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Political Jackanory

Politics for kids
  [vote for,

Most people who have grown up in the UK will have at some time heard or seen the kids TV programme jackanory, a show where some famous middle aged person such as celebrities or poets (e.g. Ted Hughes) would read children stories. It is also widely known that children have no interest in politics and know almost nothing about it, another baker came up with the idea of world leader trading cards, my idea unlike that one is to try to inform children about current events and how parliament works.

A suitable middle-aged person would be chosen to present the show and the show would attempt to tell children about politics.

Naturally it would be simplified with politicians being given exciting names like “the quiet man” (Ian Duncan Smith), “Two Jags” (John Prescott), and “Benin controller” (Tony Blair) these of course are only examples.

The current events of the time would then be jazzed up and made into exciting stories, but with the message of what is happening still intact. An example would be say The Texan Rancher (Bush) and the Benin controller (Blair) going to rescue the magic oil from the dark, scary country of Iraq. This idea is currently still fermenting in my brain and I am welcome to suggestions of alternative names, stories and layout.

talen, Jan 17 2003

Jackanory http://tv.cream.org/arkj.htm
[my face your, Oct 05 2004]

Benin http://www.cia.gov/...ctbook/geos/bn.html
Bloody hell, are we rebuilding the Empire? [my face your, Oct 05 2004]


       The Benin Controller?
my face your, Jan 17 2003

       Ack no! Let kids be kids, they'll have to become political to some extent later in life. Hurrying the process is nasty.   

       Also as you so eloquently pointed out in your final paragraph, this would turn into a form of propaganda for kids.   

       Let them develop their own interests without shoving adult concerns down their throats.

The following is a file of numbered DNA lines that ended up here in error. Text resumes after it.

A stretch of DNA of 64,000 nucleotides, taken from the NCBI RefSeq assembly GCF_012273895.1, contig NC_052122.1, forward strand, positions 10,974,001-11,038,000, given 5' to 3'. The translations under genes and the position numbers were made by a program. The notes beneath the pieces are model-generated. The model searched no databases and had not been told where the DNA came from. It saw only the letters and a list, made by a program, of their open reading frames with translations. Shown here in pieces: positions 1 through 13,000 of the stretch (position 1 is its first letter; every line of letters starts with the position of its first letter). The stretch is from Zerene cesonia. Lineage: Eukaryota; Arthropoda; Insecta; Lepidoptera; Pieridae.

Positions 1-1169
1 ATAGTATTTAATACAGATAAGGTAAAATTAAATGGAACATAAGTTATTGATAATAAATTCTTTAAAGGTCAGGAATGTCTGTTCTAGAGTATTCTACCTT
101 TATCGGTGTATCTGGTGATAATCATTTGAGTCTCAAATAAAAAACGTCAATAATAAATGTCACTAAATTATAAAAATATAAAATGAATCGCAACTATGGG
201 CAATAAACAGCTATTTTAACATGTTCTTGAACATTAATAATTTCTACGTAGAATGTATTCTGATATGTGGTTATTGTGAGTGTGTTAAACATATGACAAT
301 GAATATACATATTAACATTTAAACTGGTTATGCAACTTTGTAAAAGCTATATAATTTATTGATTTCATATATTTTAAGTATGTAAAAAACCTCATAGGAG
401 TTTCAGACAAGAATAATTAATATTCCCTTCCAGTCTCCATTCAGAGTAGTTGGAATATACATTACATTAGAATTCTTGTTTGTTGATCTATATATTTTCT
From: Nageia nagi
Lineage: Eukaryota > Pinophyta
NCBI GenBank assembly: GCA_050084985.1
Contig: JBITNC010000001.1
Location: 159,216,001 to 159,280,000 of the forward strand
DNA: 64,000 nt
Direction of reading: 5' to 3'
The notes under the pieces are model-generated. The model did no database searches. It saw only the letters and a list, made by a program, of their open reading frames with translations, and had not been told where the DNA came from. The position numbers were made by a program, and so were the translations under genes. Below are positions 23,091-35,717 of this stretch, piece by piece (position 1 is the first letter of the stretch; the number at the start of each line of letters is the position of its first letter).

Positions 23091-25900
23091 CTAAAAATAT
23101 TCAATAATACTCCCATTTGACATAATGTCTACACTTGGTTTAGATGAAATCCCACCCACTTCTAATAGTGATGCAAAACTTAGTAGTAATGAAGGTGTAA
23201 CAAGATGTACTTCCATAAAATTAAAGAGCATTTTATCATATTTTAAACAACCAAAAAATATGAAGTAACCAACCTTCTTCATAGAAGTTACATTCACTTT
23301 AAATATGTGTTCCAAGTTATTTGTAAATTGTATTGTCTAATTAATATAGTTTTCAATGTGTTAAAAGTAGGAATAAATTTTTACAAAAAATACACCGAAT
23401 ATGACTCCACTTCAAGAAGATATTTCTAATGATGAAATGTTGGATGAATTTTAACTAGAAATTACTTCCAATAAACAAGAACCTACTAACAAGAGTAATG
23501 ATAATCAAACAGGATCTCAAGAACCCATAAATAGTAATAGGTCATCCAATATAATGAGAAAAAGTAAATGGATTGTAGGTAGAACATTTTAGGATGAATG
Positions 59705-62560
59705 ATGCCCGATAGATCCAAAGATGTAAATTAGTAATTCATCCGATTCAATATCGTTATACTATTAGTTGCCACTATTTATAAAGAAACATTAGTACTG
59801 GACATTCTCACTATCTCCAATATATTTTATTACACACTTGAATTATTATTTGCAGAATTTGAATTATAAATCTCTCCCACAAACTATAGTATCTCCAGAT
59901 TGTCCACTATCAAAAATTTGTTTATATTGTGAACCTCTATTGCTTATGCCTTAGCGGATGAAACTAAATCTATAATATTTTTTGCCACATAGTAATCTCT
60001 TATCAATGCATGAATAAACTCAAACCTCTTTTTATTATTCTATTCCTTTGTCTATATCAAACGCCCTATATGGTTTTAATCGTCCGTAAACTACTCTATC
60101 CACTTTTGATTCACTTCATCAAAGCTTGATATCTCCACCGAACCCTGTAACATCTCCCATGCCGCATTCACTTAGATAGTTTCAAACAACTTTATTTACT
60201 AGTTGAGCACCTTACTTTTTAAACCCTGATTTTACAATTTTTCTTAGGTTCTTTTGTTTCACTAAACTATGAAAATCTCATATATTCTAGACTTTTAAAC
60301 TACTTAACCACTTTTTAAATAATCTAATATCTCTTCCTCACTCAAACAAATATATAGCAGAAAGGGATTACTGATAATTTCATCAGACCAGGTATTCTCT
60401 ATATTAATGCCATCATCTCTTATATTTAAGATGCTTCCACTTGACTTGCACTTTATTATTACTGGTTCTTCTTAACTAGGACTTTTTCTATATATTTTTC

madradish, Jan 17 2003

       [my your face] I think my spell checker picked the wrong word. I meant be-nine as in stupid.   

       [madradish] sorry I've got idea block and this was the only one I could think of.
talen, Jan 17 2003

       // be-nine //   

       Benign ?   


       I don't think this would be practical, as most fairy stories are loosely based on some real historical incident, whereas the outpourings of the Ministry of Truth are of course complete fabrication - kids would spot this and lose interest.
8th of 7, Jan 17 2003

       I think it's a good idea in itself, but would have to be handled carefully. Teaching children about the political process is not a bad thing if it's kept free of dogma. There was a headmaster on the radio this morning decrying the lack of this very thing, although you'd have thought he'd be in a better position than most to do something about it.   

       And did you mean benign as in gracious, kind, gentle? Not necessarily stupid, some people are that way through choice.
egbert, Jan 17 2003

       That's ok [talen]. Don't rush the creative process. Better not to post an idea than to post an ill considered one sometimes.   

       Alternatively, go steal some of FloridaManatee's. He's got lots.
madradish, Jan 17 2003

       I think that you'd run into real trouble with trying to keep the stories objective. In your example, for instance, the use of such a loaded word as 'rescue' means that you are taking sides rather than just telling it as it is. No, explain the institutions and the processes of politics by all means but keep political propaganda out of kids TV.
DrBob, Jan 17 2003

       I suppose your right there. My bad.
talen, Jan 17 2003

       "Well, I'm just a bill, yeah I'm only a bill, and I'm sittin' here on capital hill..."
RayfordSteele, Jan 17 2003

       "Hello children ! Are you sitting comfortably ? Well, today Uncle Saddam's going to read to you from a lovely old picture book called the Necronomicon, written by a man called the Mad Arab, Abdul Alhazred. The story's called 'The Rite of the Summoning of Cthulu'. 'Once upon a time ......."   

       Or so the world's media might have us believe.
8th of 7, Jan 17 2003


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